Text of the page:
The Boston Red Sox aren’t short on infielders for their future. Brett Netzer is just the latest reason why that’s a pretty obvious statement.

Rafael Devers recently graduated from prospect status. The 20-year-old seems to be the Red Sox clear third baseman of the future. Shortstop and second base seem locked up as well. Nevertheless, it doesn’t hurt to have some fallback plans.

Devers was the Red Sox number on prospect. After him, there were two other third baseman in their top-30 prospects. Michael Chavis was third (now two) and Bobby Dalbec was 12 (now 11).

Third base isn’t the only position feeling good though. There are multiple players at shortstop and first base, as well as one full-time second baseman (and a few part-timers).

With Devers off the list, naturally everyone moved up one spot. This left number 30 open for the taking. It only seems right that it was filled by another infielder in Brett Netzer.

Netzer was drafted this year, but has already made a strong impression. Although he’s only appeared in 48 games, the 21-year-old is putting up big numbers.

Netzer had no problems in 22 games with the Short-A Lowell Spinners. The left-handed hitter slashed .317/.376/.390 with six doubles in 82 at-bats. He drove in 14 runs while scoring another another 11 as well.

The strong start to his professional career earned a promotion to Full-A. There, Netzer has played 26 games with the Greenville Drive. In that time, his numbers aren’t as impressive as they were in Short-A, but they’re still nothing to complain about.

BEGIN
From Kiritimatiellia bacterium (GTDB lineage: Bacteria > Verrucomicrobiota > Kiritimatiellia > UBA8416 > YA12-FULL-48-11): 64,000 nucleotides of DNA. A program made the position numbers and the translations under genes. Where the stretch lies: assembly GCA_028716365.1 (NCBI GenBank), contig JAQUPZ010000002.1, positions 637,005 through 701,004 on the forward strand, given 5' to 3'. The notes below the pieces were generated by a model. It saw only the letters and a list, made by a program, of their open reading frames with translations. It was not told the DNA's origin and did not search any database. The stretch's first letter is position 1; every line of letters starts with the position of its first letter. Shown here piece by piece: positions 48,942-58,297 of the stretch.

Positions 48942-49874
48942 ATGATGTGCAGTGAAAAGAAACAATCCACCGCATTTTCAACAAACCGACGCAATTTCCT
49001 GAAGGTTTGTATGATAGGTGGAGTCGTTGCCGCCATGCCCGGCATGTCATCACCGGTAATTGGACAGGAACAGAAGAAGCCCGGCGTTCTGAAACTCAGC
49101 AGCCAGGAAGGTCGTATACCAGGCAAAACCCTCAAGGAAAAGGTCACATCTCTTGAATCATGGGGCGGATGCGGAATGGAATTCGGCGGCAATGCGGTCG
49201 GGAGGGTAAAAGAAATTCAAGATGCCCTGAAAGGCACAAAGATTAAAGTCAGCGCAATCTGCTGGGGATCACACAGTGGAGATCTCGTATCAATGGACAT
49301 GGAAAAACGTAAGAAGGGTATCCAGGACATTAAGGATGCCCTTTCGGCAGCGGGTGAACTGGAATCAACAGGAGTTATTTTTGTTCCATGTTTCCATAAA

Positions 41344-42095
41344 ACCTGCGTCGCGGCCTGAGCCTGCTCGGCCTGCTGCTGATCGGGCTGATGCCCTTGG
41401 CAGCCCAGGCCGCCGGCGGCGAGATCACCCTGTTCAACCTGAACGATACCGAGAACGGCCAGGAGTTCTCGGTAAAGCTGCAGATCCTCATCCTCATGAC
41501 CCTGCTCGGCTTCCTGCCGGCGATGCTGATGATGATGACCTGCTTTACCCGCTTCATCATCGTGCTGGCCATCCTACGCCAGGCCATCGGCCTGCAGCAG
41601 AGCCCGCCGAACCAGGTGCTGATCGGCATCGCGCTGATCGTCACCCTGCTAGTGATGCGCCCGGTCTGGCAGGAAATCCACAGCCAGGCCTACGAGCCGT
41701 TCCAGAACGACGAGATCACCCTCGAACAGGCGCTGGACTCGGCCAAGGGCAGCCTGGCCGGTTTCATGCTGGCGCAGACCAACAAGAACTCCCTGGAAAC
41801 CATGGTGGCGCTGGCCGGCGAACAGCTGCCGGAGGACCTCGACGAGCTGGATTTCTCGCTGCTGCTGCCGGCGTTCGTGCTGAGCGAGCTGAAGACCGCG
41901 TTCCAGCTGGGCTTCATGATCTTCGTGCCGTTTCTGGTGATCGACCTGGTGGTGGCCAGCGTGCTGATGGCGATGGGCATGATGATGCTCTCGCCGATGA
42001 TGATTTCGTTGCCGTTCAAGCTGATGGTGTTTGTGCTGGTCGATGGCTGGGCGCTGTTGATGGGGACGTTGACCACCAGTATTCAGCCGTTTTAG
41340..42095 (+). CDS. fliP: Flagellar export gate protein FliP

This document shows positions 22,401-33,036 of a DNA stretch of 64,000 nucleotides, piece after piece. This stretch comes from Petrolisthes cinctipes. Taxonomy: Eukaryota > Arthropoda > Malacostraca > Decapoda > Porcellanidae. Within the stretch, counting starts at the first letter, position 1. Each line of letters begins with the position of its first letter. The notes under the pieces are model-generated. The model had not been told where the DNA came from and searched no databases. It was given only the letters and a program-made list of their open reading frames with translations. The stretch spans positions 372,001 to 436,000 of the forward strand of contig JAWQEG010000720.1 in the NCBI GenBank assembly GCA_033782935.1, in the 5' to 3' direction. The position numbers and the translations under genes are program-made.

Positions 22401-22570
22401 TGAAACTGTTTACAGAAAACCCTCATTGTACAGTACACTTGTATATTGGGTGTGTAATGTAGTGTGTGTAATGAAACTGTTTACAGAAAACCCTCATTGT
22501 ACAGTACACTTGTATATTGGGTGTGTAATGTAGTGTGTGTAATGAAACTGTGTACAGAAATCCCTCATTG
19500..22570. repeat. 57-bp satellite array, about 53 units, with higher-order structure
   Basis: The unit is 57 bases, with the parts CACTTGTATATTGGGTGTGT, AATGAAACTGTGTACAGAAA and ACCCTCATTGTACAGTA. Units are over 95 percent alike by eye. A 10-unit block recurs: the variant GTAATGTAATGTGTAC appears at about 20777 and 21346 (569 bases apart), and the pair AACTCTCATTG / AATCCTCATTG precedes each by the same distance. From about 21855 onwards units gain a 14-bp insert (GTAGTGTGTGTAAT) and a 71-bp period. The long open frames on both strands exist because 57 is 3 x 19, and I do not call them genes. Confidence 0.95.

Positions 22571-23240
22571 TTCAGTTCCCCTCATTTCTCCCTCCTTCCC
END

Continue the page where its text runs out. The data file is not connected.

Netzer is slashing .260/.327/.300 with four doubles in 100 at-bats. While most of his numbers have seen a clear dip, not everything has dropped. He’s still driven in 13 runs and scored another 15 times, picking up five steals.

Currently, Netzer is listed as a second baseman. This is good news for the Red Sox, as this is probably their least full position in the minors at the moment. Nevertheless, there’s plenty of time for the prospect to learn a new position.

Nothing that Brett Netzer does ranks out as elite. While that may be true, he’s not bad at anything either. His arm strength is the lowest graded of his tools, but at second base that’s usually not the biggest concern.

Meanwhile, Netzer is a solid contact hitter with solid speed. Both of those can create a lot of good things on the diamond.

The Red Sox have a number of prospects deserving of a spot in their top-30 list. It’s hard to find any arguments against Brett Netzer taking it for himself though.

Hunter Noll is a Staff Writer for Outside Pitch MLB. Follow him on Twitter

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